“I don’t remember anything about the accident, so I’m not scared to get back behind the wheel," said Caleb Clemon, a traumatic brain injury survivor.
Just weeks after being involved in a work-related car crash on interstate 80, Caleb Clemon is back behind the wheel at Madonna’s Omaha Campus. He’s using a driving simulator to test his navigational, memory and reactionary skills.
“I pulled over under an overpass because it was hailing, and I was backing up to get back on the road and a semi hit me,” said Caleb.
When Caleb first arrived at Madonna in late June 2018, he had extensive injuries from the crash including severe brain trauma.
Caleb says despite his limits early on, he didn’t have to strike out when taking part in patient outings.
Therapists were able to adapt specialized technology to accommodate his limited mobilty.
“I was in pretty bad shape, I couldn’t really use my left side," said Caleb.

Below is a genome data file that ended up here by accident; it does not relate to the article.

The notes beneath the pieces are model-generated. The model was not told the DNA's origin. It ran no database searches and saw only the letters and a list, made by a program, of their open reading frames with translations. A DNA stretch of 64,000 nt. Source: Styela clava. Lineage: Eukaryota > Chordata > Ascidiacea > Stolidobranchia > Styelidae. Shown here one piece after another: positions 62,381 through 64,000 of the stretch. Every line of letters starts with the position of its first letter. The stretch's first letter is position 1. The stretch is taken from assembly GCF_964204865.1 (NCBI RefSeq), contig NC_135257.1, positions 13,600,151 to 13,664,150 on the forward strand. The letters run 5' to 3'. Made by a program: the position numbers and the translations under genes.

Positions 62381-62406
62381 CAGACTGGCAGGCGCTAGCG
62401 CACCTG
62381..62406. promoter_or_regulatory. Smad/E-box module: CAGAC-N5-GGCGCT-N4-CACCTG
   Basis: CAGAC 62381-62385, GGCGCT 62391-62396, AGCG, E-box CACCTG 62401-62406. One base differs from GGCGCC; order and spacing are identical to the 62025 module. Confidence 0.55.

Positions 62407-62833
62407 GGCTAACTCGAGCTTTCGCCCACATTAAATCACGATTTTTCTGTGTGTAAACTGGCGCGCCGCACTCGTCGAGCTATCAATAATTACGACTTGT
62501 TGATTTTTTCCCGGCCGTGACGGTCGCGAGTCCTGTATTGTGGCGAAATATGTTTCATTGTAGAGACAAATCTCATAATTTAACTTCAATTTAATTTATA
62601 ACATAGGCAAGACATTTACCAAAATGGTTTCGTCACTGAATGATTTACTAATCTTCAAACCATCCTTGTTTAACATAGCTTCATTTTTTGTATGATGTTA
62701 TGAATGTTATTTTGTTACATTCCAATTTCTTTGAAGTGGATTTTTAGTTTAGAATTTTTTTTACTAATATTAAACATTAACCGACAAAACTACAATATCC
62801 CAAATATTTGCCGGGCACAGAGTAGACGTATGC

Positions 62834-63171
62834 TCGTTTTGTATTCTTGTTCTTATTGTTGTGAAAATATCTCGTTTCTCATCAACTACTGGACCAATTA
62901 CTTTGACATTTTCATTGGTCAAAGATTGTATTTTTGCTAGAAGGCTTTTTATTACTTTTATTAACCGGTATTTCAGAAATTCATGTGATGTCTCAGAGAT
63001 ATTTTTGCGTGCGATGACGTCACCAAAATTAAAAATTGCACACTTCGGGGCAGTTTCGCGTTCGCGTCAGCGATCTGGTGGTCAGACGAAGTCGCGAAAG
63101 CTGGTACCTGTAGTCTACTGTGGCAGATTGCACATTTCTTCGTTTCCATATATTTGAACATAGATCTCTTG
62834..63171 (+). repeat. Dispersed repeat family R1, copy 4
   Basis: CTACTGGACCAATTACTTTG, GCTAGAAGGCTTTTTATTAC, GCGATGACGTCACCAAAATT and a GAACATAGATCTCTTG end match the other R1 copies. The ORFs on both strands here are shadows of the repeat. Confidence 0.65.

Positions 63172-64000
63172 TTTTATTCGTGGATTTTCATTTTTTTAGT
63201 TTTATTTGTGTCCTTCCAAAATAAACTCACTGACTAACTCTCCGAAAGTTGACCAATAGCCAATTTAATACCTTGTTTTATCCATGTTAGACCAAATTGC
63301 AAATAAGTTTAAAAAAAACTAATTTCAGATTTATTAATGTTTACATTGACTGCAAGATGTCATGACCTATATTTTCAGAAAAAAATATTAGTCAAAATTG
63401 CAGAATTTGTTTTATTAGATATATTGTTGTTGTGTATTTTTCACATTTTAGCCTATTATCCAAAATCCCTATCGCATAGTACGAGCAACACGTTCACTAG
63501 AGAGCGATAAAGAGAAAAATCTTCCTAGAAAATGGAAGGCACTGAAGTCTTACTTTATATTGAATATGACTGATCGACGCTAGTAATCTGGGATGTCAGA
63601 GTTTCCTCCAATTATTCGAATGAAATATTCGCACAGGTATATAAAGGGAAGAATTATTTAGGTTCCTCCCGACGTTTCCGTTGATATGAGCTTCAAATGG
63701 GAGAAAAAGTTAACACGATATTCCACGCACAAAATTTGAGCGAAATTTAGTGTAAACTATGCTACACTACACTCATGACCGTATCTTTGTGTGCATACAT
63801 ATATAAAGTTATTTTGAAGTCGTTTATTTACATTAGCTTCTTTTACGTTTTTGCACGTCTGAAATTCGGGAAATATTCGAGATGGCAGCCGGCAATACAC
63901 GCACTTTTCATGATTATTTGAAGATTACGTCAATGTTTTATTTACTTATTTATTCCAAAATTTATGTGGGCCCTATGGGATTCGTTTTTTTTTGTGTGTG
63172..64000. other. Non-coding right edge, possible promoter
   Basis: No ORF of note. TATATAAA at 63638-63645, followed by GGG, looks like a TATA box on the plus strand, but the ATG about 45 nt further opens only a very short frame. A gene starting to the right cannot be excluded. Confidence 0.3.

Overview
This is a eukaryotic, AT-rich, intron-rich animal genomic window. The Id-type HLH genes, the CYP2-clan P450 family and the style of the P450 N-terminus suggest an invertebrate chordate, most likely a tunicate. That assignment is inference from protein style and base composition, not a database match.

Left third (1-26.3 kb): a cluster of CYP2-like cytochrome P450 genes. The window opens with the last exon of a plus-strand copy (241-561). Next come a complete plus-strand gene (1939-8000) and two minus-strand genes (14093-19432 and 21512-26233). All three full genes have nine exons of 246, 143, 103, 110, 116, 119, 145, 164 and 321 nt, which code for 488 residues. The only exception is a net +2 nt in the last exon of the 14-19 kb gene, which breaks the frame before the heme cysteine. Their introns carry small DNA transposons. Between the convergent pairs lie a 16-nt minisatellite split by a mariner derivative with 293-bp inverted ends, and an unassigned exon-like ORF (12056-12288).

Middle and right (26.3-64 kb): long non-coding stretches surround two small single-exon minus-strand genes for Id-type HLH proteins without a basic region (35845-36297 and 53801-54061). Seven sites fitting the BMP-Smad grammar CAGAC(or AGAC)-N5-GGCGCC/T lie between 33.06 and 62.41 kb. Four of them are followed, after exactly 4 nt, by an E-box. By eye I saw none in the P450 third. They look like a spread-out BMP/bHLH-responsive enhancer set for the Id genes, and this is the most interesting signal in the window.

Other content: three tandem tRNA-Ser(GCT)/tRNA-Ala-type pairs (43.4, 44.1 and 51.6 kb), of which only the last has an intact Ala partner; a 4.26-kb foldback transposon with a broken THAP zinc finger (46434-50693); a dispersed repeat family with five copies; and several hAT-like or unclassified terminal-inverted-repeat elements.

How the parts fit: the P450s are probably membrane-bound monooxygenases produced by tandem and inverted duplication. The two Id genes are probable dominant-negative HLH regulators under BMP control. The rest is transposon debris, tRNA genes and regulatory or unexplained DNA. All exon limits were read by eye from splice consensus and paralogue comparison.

“We were working on the Moveo, which is a leg press machine. They were able to customize it, so I could do it with just one leg since my I couldn't put any weight on my right leg," said Caleb.
And recently …
"I got cleared yesterday to put weight on it so we're practicing walking now and balance and stuff," said Caleb.
Stuff that not only challenges him physically but also mentally. It’s all in an effort to get back to Caleb’s true passion of working with animals, namely cattle.
"This one was when I showed my heifer at the Clay County Fair. It was when I was leaving the show ring when the judge was talking about my heifer," said Caleb as he scrolls through pictures on his phone.
"I'm pretty good with animals preferably cattle. We also show cows, sheep and pigs," said Caleb.
Caleb plans on heading back to college this fall but not before taking in some county fairs.
"My goal is to be a farm manager when I graduate," said Caleb.
Reflecting on his stay at Madonna ...
“It’s been top of the line. the nurses are great. The experience was awesome, and Madonna is a great place to come,” said Caleb.
Learn more about Madonna's unique brain injury program.